Monday, April 30, 2007

Andrew Seal is a Winner

I'm not quite sure what this entails, but apparently it's newsworthy:

>Date: Mon, 30 Apr 2007 11:17:10 -0400 (EDT)
>From: Darsie.Riccio@Dartmouth.EDU
>To: [redacted]
>Subject: English major survey winner!

Dear students:

Thanks to all who completed the survey of English majors. The English Department faculty appreciate your help.

The winner of the $100 gift certificate is Andrew Seal. Congrats, Andrew!


Become a SAPA, or Else?

This could possibly just be hearsay: I have it from an anonymous source that there may be big changes in store for the Greeks next year. In an effort to recover from an underwhelming year at the helm of Student Assembly, President Andreadis is pushing for new rules to govern all of next year's pledges. According to my source there is a tentative plan to require all of next year's pledges to undergo Sexual Abuse Peer Advisors (SAPA) training.

If true, it is more or less de facto recognition by Andreadis that he has utterly failed in the one goal he set for himself: making the campus safer for women. In booting the solution on down to his successor, he is taking a page out of Dean Nelson's book.

Sunday, April 29, 2007

Dartmouth Wins Ethics Competition

Congratulations to the Dartmouth Ethics Society for placing first in the National Intercollegiate Business Ethics Competition. The event was held at Loyola Marymount University in Los Angeles on April 20th and 21st, and it played host to 36 colleges and universities from both undergraduate and graduate schools across North America. Among the many schools present were The University of Pennsylvania’s Wharton School of Business, The United States Naval Academy, New York University, McGill University.

The Dartmouth Ethical Society addressed the Hewlett-Packard pretexting scandal that hit the pages of the Wall Street Journal this last February. They focused on the unethical nature of the pretexting scandal from three angles: first, by distinguishing between the spirit of the law (which is grounded in ethics) and the letter of the law (which is grounded in experience and history), second by discussing the privacy violations, and, finally, by assessing the ethics of corporate leadership. An awards banquet was held after each group presented, and Dartmouth was announced as the champion of the National Intercollegiate Business Ethics Competition.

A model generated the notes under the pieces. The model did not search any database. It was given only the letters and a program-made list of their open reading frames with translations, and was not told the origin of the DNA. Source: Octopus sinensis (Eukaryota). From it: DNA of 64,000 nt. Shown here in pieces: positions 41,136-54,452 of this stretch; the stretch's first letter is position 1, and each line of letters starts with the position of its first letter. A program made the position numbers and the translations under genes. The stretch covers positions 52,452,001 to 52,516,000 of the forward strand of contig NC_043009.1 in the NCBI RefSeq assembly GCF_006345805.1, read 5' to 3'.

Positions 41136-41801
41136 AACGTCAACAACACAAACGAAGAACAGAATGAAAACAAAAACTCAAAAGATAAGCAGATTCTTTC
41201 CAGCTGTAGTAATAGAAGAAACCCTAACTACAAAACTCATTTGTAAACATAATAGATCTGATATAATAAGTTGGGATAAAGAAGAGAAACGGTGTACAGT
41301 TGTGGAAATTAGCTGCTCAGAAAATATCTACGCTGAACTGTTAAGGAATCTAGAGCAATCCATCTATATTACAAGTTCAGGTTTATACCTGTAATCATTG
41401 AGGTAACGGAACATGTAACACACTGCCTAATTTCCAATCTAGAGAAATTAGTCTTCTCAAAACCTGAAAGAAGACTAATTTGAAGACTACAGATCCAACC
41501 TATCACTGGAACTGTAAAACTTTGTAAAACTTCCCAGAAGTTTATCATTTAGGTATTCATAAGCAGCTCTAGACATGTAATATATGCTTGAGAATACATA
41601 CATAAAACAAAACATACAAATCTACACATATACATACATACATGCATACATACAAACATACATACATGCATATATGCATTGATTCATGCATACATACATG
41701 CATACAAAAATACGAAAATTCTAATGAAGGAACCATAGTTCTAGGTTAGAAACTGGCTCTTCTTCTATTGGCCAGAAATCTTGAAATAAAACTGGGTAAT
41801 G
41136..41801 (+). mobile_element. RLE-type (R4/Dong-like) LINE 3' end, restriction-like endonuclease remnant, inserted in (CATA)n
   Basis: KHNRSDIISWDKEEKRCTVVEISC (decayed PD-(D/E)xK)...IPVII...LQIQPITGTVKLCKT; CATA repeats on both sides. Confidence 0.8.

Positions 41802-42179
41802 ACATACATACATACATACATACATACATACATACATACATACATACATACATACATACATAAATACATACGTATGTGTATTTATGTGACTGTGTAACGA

In an aside, TDR editor G. Emily Ghods-Esfahani is a member of the winning Dartmouth team.

Friday, April 27, 2007

2nd Amendment Under Fire

More absurdity on the opinion page of The Daily D. Today's lowpoint was written by Zachary Hyatt ‘09. In his piece, Mr. Hyatt takes aim at the Second Amendment to the U.S. Constitution, albeit by a rather circuitous route. Aparently unable to fill up space in the article with germane information or arguments, he spends a considerable amount of type relating the plat to a Camus story—reminiscent of a D├╝rrenmatt play called Der Besuch der alten Dame (The old Lady's Visit). What this story had to do with gun control, much less the Second Amendment is unclear. Mr. Hyatt vaguely tries to insinuate that we should all feel partly responsible for the tragedy at Virginia Tech because we 'allowed' the killer to buy a gun. To be fair, the Camus story appeared to have something to do with guilt, but the connection between the story and the recent tragedy is tenuous at best.

Mr. Hyatt's real argument can be summed up thus: "
No militias needed, no arms needed. No militias, no right to bear arms. . . . A strict constructionist method leads us to a progressive conclusion." Yes, but it would also do-away with the "emanating penumbras" that protect privacy, i.e. abortion.

My point is this. If one wants to make a serious argument, do it. Just don't dress it up in an allegory hardly fit for a Comp-Lit paper.

Thursday, April 26, 2007

Laundering in the Connecticut

Sustainable Dartmouth sent out a petition today, gauging support for a "Sustainable Living Center". The petition reads as follows:

This is a survey to estimate student support and interest in a Sustainable Living Center.

The Residential Life Philosophy states that "residential communities are designed to provide a variety of learning opportunities that promote the academic endeavors of students and encourage the growth and development of our students." In the interest of providing a residential option that would include: